Today I fixed the chain on my littlest Pioneer Girl’s bike.
There used to be a time when, in a fit of not-wanting-to-do-that-right-now, I told my little kids that that sort of thing was a “Dad Job,” and they would have to wait until Dad got home and ask Dad to do it. That went for such things as getting the screwdriver to remove the battery cover to change the batteries in the
loudest favorite racecar, or fixing the squeaky drawer, or starting the grill for dinner, or anything that made me go outside and work where it’s hot. (This is Arizona, people.)
Then one day I thought about what I was teaching my kids about what girls can do. And it wasn’t the right thing. Blergh.
I grew up in a house with no boys. It was me, my mom, and my little sister, and we did everything. My mom was especially great about it. If there was something she needed done and she didn’t know how or didn’t have the right tools, we had an amazing Grampop a few miles away who had the tools and the knowledge to do pretty much anything. But my mom never asked him to do it for her — she always asked him to show her, so that she could do it next time. And he was super supportive of her and patient as she learned.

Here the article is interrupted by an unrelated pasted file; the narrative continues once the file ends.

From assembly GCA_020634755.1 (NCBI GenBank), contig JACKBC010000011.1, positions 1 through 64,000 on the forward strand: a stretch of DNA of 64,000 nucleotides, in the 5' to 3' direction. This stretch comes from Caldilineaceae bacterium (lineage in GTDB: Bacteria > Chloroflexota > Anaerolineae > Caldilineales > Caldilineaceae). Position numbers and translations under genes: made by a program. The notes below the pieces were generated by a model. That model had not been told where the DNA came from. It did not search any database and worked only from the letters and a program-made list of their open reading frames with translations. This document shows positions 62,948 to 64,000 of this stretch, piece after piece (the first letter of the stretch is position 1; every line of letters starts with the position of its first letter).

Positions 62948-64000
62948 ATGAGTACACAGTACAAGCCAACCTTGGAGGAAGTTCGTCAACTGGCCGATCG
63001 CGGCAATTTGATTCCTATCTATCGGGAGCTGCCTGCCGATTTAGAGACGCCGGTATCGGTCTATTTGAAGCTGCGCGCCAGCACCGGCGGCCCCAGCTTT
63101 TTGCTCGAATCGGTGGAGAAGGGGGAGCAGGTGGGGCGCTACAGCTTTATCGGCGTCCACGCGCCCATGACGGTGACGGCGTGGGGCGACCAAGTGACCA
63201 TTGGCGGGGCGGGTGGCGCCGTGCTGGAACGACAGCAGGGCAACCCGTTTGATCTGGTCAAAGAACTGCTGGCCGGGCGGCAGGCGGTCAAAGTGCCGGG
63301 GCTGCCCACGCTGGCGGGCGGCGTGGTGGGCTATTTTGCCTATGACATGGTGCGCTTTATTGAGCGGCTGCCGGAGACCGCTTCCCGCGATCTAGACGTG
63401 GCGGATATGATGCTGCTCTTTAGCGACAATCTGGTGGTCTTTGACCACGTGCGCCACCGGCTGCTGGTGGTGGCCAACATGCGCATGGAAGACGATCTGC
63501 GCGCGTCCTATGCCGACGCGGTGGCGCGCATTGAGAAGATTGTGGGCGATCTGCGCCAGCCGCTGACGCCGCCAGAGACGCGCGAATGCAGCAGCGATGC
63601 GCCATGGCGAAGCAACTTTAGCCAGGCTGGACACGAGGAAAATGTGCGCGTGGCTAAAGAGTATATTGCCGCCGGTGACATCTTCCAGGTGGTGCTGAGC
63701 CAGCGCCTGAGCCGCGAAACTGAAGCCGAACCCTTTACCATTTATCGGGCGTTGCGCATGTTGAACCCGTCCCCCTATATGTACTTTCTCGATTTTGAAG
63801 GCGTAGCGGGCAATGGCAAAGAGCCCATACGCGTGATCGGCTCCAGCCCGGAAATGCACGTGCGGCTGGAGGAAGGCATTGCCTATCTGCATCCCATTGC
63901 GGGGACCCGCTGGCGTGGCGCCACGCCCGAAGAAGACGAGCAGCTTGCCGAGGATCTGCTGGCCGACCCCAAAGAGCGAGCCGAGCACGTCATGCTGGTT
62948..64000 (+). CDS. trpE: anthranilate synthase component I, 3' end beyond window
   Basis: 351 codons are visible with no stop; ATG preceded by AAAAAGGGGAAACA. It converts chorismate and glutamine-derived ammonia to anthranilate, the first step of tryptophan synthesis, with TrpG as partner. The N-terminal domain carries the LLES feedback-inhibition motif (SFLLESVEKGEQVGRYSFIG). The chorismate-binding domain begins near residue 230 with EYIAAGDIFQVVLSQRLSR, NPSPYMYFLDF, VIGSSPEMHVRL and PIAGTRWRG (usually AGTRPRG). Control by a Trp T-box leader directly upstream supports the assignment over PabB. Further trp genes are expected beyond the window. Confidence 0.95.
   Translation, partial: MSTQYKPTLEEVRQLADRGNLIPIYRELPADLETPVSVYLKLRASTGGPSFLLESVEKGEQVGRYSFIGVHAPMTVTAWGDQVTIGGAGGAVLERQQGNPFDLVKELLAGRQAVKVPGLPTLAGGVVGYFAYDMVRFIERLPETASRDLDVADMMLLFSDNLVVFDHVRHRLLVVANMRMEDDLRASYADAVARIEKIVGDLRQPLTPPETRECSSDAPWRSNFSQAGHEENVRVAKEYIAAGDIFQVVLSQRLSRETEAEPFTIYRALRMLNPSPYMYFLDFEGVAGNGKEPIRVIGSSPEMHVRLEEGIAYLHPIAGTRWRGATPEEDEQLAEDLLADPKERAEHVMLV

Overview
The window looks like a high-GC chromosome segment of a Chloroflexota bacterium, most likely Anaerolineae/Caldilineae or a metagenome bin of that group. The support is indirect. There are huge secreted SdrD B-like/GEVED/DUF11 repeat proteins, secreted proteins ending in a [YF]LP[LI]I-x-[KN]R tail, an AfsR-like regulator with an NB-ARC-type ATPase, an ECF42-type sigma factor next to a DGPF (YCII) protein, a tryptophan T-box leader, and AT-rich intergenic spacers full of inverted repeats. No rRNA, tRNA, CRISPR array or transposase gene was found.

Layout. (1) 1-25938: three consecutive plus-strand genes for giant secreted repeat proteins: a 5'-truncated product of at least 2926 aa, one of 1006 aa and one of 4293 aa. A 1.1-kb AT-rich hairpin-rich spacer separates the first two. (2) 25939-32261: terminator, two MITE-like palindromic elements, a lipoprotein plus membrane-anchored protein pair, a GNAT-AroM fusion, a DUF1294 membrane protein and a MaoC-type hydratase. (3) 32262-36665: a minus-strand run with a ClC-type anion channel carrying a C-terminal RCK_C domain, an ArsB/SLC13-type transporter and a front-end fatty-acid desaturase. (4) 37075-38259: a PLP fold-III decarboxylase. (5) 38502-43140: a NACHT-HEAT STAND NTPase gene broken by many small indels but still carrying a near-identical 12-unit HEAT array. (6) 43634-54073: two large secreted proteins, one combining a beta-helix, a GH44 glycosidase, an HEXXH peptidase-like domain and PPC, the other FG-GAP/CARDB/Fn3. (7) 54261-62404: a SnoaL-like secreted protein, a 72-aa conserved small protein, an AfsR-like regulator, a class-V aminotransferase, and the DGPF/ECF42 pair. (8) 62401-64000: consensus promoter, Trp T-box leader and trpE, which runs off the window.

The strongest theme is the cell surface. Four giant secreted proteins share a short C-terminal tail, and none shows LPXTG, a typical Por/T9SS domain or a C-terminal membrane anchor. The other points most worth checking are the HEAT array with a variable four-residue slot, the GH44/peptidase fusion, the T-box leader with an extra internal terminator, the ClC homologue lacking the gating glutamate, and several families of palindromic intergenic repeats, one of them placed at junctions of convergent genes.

I watched my mom do everything, from running both an office and a household on her own, to cutting pieces of wood with heavy machinery in our backyard to create art, to things as simple as arranging the logistics of our annual vacations. Eventually she passed some of those jobs down to me. I remember all three of us sitting around the cordless phone with a notepad (pre-Internet, people!) as I called and got rates, compared locations and prices, and then finalized the hotel and rental car arrangements for our trip to Seattle the summer that I turned 12.
And now I’m telling my kid that I can’t use a screwdriver to change some batteries? Dude.
So a couple of months ago I stopped saying “Dad Job” to my children, and I got out the tool box. My girls see me get my hands dirty and fix their bikes. My boy knows that I can run the lawnmower or jump-start a car. They’re learning, by watching me and working with me, that there’s no such thing as a “Dad Job.” Girls can do anything.